18 March, 2018


Recently, I have seen A LOT of discussions – mainly long threads on Twitter – surrounding one particular topic; blogging and being paid. I have been thinking about it for a while and wanted to put my stamp on the whole situation, but felt like it had got to a point where I was just adding another opinion that maybe wasn’t wanted. Perhaps the subject has been touched on too much already? Well ya know what, even if it has, I have decided to stick my two pence out there anyway!

Before going any further, I just want to mention two posts that I LOVE which discuss questions and thoughts around this topic too. These are the posts that really ignited the motivation in me to actually share my thoughts, and are written by two of my all-time favourite bloggers, Beth Sandland and Chloe Plumstead.

It is a well-known fact amongst my peers that I am quite an opinionated person, but try to remain as polite as possible when expressing my views. So that is exactly what I am aiming to do here too. If you agree or disgaree with my thoughts, please feel free to comment or message me. I honestly love hearing different people’s opinions.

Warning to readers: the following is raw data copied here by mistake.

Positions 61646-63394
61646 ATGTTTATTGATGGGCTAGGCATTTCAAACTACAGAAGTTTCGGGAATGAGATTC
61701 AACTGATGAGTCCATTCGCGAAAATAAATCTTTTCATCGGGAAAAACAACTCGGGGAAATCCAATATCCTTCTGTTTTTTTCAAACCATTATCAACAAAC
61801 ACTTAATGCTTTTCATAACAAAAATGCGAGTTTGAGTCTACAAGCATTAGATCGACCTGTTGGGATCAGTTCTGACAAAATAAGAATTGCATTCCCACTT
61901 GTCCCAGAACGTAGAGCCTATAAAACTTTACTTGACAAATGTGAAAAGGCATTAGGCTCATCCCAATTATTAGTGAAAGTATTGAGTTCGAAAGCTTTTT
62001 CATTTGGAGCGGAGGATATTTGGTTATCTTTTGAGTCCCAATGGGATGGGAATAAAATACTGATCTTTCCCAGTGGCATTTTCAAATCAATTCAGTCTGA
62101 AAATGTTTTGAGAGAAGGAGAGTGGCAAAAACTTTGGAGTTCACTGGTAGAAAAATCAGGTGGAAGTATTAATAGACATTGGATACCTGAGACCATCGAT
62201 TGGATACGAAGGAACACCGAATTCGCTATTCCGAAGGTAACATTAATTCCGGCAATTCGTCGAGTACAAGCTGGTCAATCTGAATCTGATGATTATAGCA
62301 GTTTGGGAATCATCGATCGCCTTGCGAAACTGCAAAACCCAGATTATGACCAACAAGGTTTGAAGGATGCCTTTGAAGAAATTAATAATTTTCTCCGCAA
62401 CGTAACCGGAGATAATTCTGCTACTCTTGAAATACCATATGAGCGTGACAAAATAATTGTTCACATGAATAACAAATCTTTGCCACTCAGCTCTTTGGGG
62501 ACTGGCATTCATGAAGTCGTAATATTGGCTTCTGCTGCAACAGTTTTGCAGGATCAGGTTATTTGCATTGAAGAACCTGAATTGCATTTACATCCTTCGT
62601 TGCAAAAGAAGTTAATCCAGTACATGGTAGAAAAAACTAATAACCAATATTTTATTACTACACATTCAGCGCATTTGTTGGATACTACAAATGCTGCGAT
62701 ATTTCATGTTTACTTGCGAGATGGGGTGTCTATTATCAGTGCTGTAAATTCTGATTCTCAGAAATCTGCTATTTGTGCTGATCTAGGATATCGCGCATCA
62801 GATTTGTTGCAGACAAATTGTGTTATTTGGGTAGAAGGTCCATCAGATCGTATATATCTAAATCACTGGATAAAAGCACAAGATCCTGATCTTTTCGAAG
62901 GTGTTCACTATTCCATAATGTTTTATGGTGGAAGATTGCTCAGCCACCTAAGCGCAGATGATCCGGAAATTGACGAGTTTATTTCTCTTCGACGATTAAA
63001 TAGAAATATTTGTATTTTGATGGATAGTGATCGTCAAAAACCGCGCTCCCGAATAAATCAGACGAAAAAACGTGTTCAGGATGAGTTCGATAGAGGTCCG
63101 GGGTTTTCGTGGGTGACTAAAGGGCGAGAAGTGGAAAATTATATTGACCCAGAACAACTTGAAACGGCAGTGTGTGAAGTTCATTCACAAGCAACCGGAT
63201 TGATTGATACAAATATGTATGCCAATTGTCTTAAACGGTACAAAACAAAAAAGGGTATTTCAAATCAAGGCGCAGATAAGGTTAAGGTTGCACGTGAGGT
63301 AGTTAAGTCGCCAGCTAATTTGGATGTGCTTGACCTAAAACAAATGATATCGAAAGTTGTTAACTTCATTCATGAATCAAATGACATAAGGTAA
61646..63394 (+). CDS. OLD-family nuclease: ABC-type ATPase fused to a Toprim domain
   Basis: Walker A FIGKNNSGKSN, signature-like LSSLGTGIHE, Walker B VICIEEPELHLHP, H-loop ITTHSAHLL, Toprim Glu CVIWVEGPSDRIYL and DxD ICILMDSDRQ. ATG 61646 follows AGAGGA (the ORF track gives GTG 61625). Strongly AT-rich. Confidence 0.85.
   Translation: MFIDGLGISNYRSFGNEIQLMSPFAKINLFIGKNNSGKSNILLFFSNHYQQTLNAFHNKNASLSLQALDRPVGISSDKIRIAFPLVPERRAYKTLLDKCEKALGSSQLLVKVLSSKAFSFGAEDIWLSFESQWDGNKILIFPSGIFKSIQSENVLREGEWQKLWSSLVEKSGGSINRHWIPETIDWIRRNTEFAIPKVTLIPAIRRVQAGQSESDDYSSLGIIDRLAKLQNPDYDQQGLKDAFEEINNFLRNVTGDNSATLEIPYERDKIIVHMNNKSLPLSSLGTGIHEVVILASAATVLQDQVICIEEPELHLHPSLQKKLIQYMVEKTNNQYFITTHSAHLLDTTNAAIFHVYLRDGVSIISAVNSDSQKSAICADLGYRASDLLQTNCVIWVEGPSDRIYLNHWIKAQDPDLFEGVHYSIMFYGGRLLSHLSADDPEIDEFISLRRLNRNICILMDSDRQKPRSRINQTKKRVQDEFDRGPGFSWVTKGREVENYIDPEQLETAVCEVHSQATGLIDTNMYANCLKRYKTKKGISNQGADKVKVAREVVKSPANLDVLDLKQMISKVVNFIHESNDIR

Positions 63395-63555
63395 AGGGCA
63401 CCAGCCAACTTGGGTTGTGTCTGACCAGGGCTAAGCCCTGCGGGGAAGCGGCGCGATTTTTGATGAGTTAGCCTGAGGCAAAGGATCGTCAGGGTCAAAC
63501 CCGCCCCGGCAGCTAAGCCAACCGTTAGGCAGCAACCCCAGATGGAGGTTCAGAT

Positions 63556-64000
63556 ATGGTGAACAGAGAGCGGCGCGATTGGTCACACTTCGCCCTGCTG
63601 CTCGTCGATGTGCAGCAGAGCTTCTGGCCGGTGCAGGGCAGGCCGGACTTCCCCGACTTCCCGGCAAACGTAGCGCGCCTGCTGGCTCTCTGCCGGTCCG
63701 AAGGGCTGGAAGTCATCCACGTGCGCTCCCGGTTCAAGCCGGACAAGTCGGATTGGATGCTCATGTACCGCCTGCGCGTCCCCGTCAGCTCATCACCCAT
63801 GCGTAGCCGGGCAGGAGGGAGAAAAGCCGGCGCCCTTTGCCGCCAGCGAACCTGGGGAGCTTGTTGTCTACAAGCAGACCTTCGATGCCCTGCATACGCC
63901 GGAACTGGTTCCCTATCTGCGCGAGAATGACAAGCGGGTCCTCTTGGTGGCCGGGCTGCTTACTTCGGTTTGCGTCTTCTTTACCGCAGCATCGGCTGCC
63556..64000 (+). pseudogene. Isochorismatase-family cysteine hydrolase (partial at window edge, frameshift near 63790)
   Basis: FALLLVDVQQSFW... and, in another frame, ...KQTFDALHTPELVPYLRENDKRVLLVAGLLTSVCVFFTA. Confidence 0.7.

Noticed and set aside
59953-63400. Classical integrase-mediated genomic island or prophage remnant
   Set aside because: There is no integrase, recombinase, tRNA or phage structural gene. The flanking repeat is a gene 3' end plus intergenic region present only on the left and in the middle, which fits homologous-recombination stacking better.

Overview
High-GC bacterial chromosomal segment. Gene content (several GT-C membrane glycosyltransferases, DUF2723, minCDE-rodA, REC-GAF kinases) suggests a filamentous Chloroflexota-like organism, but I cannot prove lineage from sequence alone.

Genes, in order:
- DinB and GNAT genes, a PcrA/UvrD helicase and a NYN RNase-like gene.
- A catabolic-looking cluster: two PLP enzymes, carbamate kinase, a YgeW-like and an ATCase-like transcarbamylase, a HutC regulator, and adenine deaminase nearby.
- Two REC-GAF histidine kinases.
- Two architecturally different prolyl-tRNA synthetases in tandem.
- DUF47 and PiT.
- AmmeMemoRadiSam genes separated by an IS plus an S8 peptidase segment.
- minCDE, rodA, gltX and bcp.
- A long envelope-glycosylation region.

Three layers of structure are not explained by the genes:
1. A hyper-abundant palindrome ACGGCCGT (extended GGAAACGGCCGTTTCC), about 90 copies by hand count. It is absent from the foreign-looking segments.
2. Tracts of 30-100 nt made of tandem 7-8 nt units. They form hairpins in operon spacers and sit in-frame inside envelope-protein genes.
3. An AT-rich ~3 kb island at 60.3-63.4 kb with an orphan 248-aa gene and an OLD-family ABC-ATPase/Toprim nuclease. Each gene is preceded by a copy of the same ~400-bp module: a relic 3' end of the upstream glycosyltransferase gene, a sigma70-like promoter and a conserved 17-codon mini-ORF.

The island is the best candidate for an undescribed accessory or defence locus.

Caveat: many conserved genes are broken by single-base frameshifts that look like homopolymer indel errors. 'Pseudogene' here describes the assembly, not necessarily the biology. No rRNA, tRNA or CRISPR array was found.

Anyway, I best stop waffling….

I wonder how many times you have heard the expression ‘blogging is still a relatively new career’? Probably 5000 times…? Slight exaggeration I am sure, but it is still said because it is so true! When you think about how diverse and different it is to any other career out there, and how the majority of the first people to ‘make’ it a career, started out not even realizing it would be a career (how many times do I want to say career). There is no surprise that there are still questions no one has clear answers to. Like how much should I be charging for a campaign? Or should I even be charging at all?